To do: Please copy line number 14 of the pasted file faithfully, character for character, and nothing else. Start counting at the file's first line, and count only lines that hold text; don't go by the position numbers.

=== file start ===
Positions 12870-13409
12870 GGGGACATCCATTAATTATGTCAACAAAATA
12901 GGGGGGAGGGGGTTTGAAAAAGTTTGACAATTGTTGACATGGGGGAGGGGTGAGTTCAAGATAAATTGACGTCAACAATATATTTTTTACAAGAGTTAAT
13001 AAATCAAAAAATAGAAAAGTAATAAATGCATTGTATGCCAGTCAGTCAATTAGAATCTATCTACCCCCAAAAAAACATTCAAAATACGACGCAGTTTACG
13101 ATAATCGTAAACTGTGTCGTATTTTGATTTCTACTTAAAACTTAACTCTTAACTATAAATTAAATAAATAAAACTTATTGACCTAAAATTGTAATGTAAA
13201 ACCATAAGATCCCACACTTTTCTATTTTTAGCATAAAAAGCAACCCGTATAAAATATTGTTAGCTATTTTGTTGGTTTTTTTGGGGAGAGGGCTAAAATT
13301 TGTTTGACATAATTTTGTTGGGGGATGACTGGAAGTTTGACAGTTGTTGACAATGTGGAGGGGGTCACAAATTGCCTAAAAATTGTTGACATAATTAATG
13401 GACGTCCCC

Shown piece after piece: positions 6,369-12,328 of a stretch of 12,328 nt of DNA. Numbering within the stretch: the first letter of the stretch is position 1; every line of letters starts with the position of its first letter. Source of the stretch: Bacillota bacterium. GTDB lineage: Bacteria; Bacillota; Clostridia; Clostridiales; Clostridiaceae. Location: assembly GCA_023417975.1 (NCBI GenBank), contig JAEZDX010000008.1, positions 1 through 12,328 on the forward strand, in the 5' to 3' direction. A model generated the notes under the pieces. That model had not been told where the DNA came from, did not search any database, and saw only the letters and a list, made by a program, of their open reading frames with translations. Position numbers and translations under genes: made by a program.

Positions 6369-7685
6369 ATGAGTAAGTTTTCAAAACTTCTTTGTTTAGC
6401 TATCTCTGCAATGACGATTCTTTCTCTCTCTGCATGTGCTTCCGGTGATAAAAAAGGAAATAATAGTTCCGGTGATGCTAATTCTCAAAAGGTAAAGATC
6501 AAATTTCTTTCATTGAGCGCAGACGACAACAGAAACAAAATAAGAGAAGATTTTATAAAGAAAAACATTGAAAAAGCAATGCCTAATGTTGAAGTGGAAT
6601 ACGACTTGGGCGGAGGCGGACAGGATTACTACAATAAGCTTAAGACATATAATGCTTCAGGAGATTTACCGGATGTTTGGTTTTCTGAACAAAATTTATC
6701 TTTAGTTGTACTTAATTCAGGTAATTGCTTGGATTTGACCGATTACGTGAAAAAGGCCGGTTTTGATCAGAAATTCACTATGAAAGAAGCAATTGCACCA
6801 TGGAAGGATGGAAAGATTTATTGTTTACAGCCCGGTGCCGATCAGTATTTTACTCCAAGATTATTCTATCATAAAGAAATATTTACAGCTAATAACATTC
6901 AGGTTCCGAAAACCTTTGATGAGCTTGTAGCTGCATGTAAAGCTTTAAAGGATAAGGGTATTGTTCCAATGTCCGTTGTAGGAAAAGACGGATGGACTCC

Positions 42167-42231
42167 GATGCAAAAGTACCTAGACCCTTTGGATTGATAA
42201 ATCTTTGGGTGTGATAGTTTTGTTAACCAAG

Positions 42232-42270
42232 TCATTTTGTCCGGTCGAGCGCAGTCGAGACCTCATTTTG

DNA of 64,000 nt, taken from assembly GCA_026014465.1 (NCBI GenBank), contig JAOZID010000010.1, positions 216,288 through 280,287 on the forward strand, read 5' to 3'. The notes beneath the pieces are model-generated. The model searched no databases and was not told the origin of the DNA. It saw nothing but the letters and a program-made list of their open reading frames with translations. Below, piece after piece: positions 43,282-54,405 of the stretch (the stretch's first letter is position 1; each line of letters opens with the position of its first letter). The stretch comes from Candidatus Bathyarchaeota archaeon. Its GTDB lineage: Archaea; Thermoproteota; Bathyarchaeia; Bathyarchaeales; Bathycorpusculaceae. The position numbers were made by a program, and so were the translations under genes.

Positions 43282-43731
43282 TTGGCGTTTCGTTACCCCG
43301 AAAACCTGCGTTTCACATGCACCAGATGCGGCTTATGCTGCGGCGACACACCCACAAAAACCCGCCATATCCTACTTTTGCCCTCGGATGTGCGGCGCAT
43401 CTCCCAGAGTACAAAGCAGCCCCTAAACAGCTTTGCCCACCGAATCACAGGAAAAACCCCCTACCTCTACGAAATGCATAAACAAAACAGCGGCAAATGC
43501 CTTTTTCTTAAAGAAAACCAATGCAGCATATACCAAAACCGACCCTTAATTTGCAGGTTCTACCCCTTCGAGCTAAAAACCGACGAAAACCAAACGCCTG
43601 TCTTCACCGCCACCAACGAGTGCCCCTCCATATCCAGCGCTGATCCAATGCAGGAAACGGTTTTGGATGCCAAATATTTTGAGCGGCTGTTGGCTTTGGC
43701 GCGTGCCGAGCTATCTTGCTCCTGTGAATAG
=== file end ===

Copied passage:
6601 ACGACTTGGGCGGAGGCGGACAGGATTACTACAATAAGCTTAAGACATATAATGCTTCAGGAGATTTACCGGATGTTTGGTTTTCTGAACAAAATTTATC